Play(Broadway) 1998 (28 February 1998 - 22 March 1998)
Location: Wilbur Theatre, Boston, Massachusetts, USA
The most interesting line in the new production of Wait Until Dark comes right after the brick curtain rises. Having just broken into a photographer's house and rummaging around a bit, two criminals discuss street values of different things.
"How `bout this camera?" one asks.
"Camera? You can't give those things away anymore."
It's a significant line, considering the play is the vehicle for Oscar-winning screenwriter Quentin Tarantino's Broadway debut, appearing opposite Oscar-winning actress Marisa Tomei, herself making her debut (after Jennifer Jason Leigh bailed out). It's fascinating to see what these two (Tarantino in particular) translate from the screen back to the stage - something that has generally been overlooked - and to consider future projects as well. What we really want is a story with the scope of a movie and the intimacy of a play. And what better way for these Hollywood-types to get to know this medium than immersion?
Tarantino and Tomei do a great job of immersion, both of themselves and the audience, into this beautifully crafted thriller by Frederick Knott. Quentin plays Harry Roat, a criminal mastermind who has coordinated a big drug smuggling operation. The only problem is the drugs are hidden in a doll, which has gone missing. Roat thinks the doll is in the apartment of a woman, Tomei, whose husband just left on a business trip, and who has been blind for six months from an accident. The story is further complicated when Roat enlists the help of two thugs, who together decide to con the woman out of the doll instead of just muscling it away from her. Suspension of disbelief allows the trio of criminals to become an improv troupe, and the story evolves from there.
Director Leonard Foglia does an interesting job translating this `60s play-turned-movie back into a play. Aided by a beautiful set from Michael McGarty, there are some really nice effects that set the mood, such as the illusion of a camera zoom to start the show, created by slowly moving the set up stage, and the imaginative stage edits, where a strobe flash and a click effect the darkening of the stage, only to have the same flash and sound bring the lights up again on a newly positioned cast. Perhaps most compelling element is Darron West's sound design, which quite effectively borrows music from movie thrillers to build tension at just the right moments.
Tarantino must have had some directing influence, most noticeably seen in an overly gruesome yet trademark murder scene. But beyond that, his character was quite believable: well suited to Quentin's pre-existing image, yet different enough so that you knew it wasn't just him being himself. His best moments were during the blackout scene towards the end, where he and Tomei exchange dialogue in the dark. Their interplay was quite natural, and helped bring the show over the top.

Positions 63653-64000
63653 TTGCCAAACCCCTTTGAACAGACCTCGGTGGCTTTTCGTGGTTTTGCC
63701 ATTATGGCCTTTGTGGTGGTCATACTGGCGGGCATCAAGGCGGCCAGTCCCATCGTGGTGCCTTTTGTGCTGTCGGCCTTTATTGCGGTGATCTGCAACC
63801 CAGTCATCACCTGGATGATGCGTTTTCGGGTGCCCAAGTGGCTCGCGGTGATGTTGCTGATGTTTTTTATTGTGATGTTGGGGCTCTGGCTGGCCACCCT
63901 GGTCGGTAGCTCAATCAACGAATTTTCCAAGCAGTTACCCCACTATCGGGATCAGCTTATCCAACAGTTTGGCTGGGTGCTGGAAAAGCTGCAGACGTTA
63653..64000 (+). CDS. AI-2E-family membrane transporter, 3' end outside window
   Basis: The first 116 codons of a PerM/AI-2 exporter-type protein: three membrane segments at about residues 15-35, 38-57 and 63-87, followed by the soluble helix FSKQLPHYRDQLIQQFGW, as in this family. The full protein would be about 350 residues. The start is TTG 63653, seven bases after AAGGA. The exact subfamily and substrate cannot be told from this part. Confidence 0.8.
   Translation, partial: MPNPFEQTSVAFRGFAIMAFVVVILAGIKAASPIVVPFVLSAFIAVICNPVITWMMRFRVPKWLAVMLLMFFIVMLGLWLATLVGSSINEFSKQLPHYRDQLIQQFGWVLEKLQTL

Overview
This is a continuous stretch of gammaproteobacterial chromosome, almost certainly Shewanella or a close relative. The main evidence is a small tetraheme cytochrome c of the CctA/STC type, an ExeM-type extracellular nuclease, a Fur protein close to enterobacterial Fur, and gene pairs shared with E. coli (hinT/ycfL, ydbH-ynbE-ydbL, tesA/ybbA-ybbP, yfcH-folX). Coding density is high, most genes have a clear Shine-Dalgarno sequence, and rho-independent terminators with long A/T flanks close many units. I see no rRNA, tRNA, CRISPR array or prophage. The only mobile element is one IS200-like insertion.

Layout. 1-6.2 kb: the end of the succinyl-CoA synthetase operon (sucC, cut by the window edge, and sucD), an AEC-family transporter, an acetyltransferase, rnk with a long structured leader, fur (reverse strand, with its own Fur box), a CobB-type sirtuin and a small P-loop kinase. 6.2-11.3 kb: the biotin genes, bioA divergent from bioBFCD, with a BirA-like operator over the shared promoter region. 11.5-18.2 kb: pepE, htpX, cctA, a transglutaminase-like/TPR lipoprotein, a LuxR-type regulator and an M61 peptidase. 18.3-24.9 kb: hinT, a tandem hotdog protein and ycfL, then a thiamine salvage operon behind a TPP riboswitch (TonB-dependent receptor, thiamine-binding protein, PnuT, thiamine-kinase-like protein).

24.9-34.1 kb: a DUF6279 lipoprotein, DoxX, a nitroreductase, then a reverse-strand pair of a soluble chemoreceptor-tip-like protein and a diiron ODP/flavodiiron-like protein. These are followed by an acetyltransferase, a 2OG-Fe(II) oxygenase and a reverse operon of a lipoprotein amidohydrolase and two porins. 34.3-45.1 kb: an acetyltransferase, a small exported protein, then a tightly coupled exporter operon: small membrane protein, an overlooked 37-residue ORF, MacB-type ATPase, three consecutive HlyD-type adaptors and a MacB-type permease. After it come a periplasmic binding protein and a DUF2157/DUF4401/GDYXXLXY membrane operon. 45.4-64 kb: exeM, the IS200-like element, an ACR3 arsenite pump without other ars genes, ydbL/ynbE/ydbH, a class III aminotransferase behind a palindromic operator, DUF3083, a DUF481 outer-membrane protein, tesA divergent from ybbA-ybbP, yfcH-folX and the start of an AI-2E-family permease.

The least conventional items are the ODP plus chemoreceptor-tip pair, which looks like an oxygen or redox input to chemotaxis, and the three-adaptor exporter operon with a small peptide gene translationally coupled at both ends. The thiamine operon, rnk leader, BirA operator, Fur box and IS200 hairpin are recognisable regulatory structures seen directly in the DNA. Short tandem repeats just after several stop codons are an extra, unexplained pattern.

Tomei was truly the star, though, overcoming whatever Brooklyn accent people might have been expecting to perform blind to a live audience, never breaking character. The little things were what made it ring true: her difficulty in hanging up a phone and her frustration as Gloria, the obnoxious but eventually important kid who lives upstairs, nicely played by Imani Parks, drops things all over the apartment which Tomei knows she's going to have a hard time picking up. Tomei also brings a richness to the part that makes you really care about her and her welfare, perhaps aided by the despicable criminals who are blatantly taking advantage of her, and her will to fight back in the second act.
I think this play has been treated extremely unfairly by the media. The fact that the two stars have previously successful credits sets them up for a fall, and I think that the Boston press has taken too much license with that point. Reviews have been pretty miserable, to be generous. The Boston Phoenix even ran a column last week listing "5 Quentin Tarantino Roles," which included a Laurie-killing Curly from Oklahoma!, the Phantom in a gimp suit trying to get Christine to submit, and an abusive Daddy Warbucks, a.k.a. Big Daddy B, roughing up Annie. Sure they're funny, but they ignore not only the play's value as among the best entertainment in town right now, but also the possibilities that might be opened up if Tarantino decides to try his is hand at stage writing and directing as the result of this successful endeavor.